Review: Acuitzeramo (2022)

Acuitzeramo (2022) on HBO is one of the best short queer films I’ve seen. It’s both painful and hopeful. He’s the Official Latino Film And Arts Festival page with a trailer, synopsis, director bio, and director statement.

Roberto cut his son in the US out of his life to hide that he was gay. He was made to feel he had to hide by his wife and their communities in both the US and Mexico. He’s been living in a small Mexican town with his partner Salvador for 15 years. Roberto has just died, and Salvador has reached out to his estranged son Anthony to come to the funeral. They speak together about Roberto after as his ghost stands between them.

The core tragedy is that Roberto’s fear of shame severed him from Anthony, but Anthony never would have shamed him, and only loved him more fiercely. I love the way this film explores how bigotry creates all these artificial fears around being queer and how people will treat you or your loved ones for it. And forces those to overthrow real fears like not being there for a kid you love.

Bigotry sunders love. It makes people so afraid that it sunders people who have no cause not to love each other except the vicious lies people tell them. How much better the world would be if we let people keep their love of self and each other.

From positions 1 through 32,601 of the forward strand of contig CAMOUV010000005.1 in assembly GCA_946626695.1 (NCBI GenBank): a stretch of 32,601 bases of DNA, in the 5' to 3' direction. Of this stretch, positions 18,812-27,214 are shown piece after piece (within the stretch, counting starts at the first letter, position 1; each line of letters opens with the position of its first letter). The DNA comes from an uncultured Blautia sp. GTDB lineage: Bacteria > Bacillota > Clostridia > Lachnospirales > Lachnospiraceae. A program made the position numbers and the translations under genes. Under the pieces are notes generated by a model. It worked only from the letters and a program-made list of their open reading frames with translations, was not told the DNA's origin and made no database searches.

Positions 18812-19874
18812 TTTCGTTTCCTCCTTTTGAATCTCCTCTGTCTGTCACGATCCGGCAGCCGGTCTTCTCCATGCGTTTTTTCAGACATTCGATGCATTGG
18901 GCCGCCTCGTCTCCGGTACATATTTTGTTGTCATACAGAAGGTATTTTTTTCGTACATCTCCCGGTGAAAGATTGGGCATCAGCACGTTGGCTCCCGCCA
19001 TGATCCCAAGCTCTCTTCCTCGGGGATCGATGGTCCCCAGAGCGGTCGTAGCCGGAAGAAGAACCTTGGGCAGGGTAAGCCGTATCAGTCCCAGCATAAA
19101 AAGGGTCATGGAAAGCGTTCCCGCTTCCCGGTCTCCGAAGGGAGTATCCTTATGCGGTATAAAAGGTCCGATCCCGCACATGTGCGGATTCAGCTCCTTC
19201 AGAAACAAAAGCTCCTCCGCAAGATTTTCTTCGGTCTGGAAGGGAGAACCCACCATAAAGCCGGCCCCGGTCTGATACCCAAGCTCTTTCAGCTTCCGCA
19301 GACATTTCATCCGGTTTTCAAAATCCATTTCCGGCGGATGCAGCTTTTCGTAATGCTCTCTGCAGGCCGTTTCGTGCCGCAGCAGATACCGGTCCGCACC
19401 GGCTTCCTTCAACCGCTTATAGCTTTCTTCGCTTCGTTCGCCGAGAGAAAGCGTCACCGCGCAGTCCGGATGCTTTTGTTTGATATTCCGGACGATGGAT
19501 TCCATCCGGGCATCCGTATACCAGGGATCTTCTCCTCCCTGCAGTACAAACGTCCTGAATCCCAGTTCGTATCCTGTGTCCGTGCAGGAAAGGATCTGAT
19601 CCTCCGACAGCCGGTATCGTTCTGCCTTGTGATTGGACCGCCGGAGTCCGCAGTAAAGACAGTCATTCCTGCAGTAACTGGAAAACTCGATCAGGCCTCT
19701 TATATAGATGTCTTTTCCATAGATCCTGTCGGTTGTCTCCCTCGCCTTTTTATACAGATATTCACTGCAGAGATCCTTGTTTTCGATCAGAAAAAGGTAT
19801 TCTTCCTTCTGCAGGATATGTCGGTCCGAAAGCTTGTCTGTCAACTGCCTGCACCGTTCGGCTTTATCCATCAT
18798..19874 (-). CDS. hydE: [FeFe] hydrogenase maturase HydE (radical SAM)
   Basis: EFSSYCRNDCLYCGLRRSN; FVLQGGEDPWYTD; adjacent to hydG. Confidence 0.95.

This film is about the ways we lose our queer elders, even when they’re alive. How they can die two deaths. And the people each leaves behind. That grief.

Absolutely fascinating watching this film the first time seeing the interpretation of Anthony’s reaction through Salvador’s fear of rejection, and then rewatching it a second time knowing what Anthony is really reacting to.

Acuitzeramo (2022) is 15 minutes long, and mostly in Spanish with some English at the end. The body language and tone are so strong and meaningful that they pretty much read on their own without words, too.

It does contain one really painful slur early on to make a point about the realities of homophobia Salvador lives in, and the pain Anthony feels seeing it but has nothing but love and empathy towards its queer subjects. The word is reclaimed by some Mexican communities but used derogatorily in the film.

A+ use of 15 minutes for a film you’ll be thinking about for weeks.

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